Another holiday season, another Covid strain to quintuple-mask against. This one, discovered in South Africa last week, is called omicron, and how fitting that it sounds like the codename for some evil plan that was hatched in a volcanic lair. The omicron variant feels like nothing so much as a twelfth-in-ten-years action movie sequel, derivative and exhausting, asked for by no one, with even Vin Diesel and The Rock unable to tell each other apart anymore.
Omicron is the fifteenth letter of the Greek alphabet, meaning Covid has already produced a couple dozen other variants. (The WHO, which names the strains, skipped nu, the thirteenth letter, so it wouldn’t be confused with “new,” as well as xi, the fourteenth letter, presumably to avoid offending a certain Chinese public health hero.) And so on to the in memoriam reel of all the mutations that didn’t make the cut. Who could forget the iota variant, first detected in New York City only to be overtaken by the delta? Or the zeta variant, which drove an outbreak in Brazil and fizzled out last summer?
Now we have omicron, and there’s one burning question on everyone’s minds: how hysterically do our elites think we need to react this time around? The answer, according to researchers who have studied the virus, is not very hysterically at all. “Their symptoms were so different and so mild from those I had treated before,” said Dr. Angelique Coetzee, a South African doctor, of omicron patients. Coetzee noted that omicron had so far been detected mostly in men who reported feeling tired for a couple of days. That this makes it medically identical to a hangover may warrant further study.
But the world isn’t run by researchers. It’s run by politicians and health departments, and politicians and health departments have decided that the omicron calls for all the usual mania. Shortly after news broke, British prime minister Boris Johnson imposed a mask mandate on all shops and public transport. Kathy Hochul, the governor of New York, declared a state of emergency and mandated that hospitals limit elective surgeries (!!!). For the crime of uncovering omicron, South Africa was slapped with travel bans by the United States, the United Kingdom and the European Union.
There are, of course, valid reasons to worry about omicron. The variant contains a set of sophisticated mutations in its spike protein, which could help it slip past immune systems and even evade vaccines. Those who are elderly and unvaccinated may yet be at risk.
But the question of transmissibility isn’t the only one worth asking here. Another is are we really going to ruin another Christmas over Covid? And what effect will another round of restrictions have on the economy? And a year and a half after “two weeks to flatten the curve,” is there any public trust left to build on? And will we ever get back to the way things were before?
We live under a regime that tends to ignore much of this, that is almost singularly focused on beating Covid. And since Covid refuses to be beaten, the changes instituted by the regime likewise have not gone away. Worse, they’re congealing into habits. I can’t stop pressing elevator buttons with my wrists. One day, decades from now, when booster shots are administered by Bluetooth and Dr. Fauci is serving his seventh term as Temporary Global Arbiter for Public Safety, my children may ask why I press elevator buttons with my wrists. I’ll have to tell them it was one of those nigh-superstitious measures that we took, like wearing masks and putting up with Gretchen Whitmer.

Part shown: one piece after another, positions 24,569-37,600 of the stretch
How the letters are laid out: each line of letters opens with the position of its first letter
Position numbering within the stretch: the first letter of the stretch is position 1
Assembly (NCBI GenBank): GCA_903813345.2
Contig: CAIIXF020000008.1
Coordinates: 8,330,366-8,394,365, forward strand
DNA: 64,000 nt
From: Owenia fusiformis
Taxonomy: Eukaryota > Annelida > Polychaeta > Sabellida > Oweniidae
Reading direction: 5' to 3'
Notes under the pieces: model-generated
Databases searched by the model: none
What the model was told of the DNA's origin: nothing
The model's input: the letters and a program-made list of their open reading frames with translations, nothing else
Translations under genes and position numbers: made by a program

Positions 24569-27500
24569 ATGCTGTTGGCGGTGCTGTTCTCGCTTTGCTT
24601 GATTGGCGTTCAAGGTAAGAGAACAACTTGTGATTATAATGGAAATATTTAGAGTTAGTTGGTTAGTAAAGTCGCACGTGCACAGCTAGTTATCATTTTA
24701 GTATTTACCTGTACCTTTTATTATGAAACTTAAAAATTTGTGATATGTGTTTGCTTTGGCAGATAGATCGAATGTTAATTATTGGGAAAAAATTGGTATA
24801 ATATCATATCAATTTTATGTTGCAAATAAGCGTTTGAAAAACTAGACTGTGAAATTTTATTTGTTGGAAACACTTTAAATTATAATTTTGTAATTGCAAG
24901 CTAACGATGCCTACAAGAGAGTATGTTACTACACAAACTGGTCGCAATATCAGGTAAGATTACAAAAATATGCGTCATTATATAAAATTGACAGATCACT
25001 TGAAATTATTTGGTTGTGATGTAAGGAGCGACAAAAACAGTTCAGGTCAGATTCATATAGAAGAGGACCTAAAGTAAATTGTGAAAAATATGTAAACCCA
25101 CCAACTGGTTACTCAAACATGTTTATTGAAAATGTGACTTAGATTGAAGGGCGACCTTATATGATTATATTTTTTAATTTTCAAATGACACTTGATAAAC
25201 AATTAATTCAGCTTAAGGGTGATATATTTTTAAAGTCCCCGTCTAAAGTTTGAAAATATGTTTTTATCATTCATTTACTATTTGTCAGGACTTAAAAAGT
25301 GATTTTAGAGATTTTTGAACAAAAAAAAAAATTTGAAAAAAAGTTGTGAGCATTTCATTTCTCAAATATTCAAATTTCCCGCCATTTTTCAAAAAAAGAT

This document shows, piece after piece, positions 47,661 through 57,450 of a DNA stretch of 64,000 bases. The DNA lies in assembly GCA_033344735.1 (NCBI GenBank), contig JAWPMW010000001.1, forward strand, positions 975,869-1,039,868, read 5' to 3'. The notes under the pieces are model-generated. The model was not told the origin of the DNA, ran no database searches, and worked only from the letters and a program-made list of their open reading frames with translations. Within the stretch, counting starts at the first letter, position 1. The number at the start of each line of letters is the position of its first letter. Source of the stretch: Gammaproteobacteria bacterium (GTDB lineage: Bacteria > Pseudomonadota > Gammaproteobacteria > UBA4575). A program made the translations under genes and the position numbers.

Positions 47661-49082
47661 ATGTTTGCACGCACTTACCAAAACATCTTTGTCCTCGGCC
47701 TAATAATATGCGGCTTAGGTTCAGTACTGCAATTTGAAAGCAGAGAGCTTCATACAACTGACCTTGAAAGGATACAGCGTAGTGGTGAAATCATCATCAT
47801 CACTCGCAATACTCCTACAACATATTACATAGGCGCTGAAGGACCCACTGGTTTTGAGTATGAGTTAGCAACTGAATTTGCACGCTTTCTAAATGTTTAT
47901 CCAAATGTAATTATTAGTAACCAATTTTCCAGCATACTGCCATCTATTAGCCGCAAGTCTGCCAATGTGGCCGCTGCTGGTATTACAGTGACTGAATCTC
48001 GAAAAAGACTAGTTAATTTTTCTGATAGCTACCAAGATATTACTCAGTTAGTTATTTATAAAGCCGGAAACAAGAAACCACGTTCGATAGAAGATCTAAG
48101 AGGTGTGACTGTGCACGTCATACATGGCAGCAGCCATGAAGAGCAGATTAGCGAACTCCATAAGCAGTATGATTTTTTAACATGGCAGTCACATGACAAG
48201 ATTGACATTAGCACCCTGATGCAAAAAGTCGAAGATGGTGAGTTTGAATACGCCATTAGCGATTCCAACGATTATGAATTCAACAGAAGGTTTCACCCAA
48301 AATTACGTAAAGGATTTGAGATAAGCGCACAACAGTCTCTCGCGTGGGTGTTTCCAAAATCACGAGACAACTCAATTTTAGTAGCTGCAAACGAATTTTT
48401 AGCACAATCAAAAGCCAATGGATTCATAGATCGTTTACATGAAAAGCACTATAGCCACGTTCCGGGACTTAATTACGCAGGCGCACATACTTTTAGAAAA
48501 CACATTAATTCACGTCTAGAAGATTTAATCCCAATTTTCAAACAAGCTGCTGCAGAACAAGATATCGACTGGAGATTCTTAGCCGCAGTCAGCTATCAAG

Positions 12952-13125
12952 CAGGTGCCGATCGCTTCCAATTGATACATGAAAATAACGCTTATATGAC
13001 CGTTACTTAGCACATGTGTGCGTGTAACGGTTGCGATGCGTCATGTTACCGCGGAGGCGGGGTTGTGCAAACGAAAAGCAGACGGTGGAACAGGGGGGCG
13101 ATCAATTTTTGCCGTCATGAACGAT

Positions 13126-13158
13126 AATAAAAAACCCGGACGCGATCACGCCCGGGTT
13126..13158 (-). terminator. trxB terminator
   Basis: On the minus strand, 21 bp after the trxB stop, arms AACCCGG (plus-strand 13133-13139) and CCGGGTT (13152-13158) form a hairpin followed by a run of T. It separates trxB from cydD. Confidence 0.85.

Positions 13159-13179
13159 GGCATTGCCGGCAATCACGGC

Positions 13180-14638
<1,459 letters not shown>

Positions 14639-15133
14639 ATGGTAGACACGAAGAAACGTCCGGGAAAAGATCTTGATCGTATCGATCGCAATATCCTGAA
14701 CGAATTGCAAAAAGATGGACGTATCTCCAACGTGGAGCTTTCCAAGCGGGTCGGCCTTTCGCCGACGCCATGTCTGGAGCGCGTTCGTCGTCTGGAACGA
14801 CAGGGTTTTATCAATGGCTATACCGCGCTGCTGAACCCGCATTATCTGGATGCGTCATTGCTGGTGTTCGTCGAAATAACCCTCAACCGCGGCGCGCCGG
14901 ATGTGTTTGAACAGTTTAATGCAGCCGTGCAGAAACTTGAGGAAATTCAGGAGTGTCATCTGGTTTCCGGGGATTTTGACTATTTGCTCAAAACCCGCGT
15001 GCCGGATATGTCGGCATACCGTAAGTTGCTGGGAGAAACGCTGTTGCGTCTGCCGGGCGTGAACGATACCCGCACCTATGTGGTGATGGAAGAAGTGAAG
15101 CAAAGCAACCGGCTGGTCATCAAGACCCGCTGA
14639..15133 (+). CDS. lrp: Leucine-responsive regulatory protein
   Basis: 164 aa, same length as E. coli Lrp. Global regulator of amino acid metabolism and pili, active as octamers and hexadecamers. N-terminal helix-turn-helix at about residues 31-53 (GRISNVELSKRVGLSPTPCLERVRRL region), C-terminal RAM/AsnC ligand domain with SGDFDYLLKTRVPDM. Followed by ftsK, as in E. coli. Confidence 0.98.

You are all a lost generation, pressing elevator buttons with your wrists. Because what can seem like a small tic ultimately feeds into larger repercussions. As those habits develop at the personal level, they become trends at the societal level. Staying in to stay safe and watch Disney+ has yielded a nation of homebodies, with devastating effects for restaurant and malls. The destruction of brick-and-mortar retail has been accelerated, as customers shop from their phones rather than risk a trip to Target. Children are becoming accustomed to masks, with effects on their cognitive development the likes of which we dare not think about. Our politics has been transformed, as strange new words enter our vocabulary, Karen and covidiot and vax.
For those of us who are wary of such seismic shifts, who remember how the Great Recession accelerated changes we weren’t ready for, the omicron variant is more than just a medical event. It’s a fresh injection of fear into the body politic. It makes the pre-Covid era an even more distant speck in the rear-view mirror.
My Spectator colleague Peter Van Buren has aptly compared the coronavirus to the omnipresent bogey of terrorism in the 2000s, which haunted us for years and changed us forever. Sticking with that analogy, the omicron is akin to another report of jihadist chatter out of the Middle East. It may amount to something, it may not, but it’s guaranteed to fuel our fears, with more hastily begotten disruptions to follow.
The external threat is always dwarfed by the self-harm we inflict to address it. Fortunately there may be a silver lining. Because as that montage of forgotten Greek letters shows, even the most hyped coronavirus variants have often amounted to little. Perhaps this one will be the same. Perhaps omicron will flame out. And then, another four booster shots and nine contradictory guidances from the CDC later, we’ll all be free once again to walk sans Covid past what was once that Friendly’s on the corner.